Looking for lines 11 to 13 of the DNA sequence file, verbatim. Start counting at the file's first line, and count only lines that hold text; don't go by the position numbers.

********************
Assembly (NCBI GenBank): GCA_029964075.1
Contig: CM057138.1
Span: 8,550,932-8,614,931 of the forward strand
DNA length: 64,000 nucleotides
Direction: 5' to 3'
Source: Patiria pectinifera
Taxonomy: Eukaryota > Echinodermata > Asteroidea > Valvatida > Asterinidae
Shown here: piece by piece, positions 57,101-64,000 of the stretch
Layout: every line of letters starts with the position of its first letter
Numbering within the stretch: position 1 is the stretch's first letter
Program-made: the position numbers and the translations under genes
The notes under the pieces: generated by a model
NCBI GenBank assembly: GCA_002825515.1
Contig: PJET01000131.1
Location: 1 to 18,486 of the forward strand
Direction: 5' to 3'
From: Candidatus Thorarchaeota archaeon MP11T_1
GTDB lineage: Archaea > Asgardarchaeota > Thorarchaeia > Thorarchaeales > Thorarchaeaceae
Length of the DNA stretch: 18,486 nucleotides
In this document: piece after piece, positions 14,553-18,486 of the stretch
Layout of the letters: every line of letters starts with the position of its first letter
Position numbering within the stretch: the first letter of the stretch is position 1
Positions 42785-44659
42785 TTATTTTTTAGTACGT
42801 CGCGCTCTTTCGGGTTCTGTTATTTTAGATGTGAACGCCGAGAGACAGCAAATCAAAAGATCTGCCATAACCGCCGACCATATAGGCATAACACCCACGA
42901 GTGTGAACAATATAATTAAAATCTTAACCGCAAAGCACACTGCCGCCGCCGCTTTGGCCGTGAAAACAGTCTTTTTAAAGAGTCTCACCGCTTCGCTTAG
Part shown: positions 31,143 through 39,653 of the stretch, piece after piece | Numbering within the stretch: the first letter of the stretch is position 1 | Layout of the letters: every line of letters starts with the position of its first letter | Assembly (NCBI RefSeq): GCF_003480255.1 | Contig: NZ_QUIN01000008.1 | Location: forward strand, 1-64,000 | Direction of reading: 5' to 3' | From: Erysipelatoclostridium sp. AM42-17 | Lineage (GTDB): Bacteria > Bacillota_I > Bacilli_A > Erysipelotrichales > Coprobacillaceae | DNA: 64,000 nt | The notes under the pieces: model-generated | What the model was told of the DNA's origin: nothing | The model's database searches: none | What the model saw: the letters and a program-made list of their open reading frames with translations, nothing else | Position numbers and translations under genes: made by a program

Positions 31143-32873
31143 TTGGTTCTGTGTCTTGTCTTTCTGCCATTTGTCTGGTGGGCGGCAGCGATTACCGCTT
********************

Program-made: the position numbers and the translations under genes
The notes under the pieces: generated by a model
NCBI GenBank assembly: GCA_002825515.1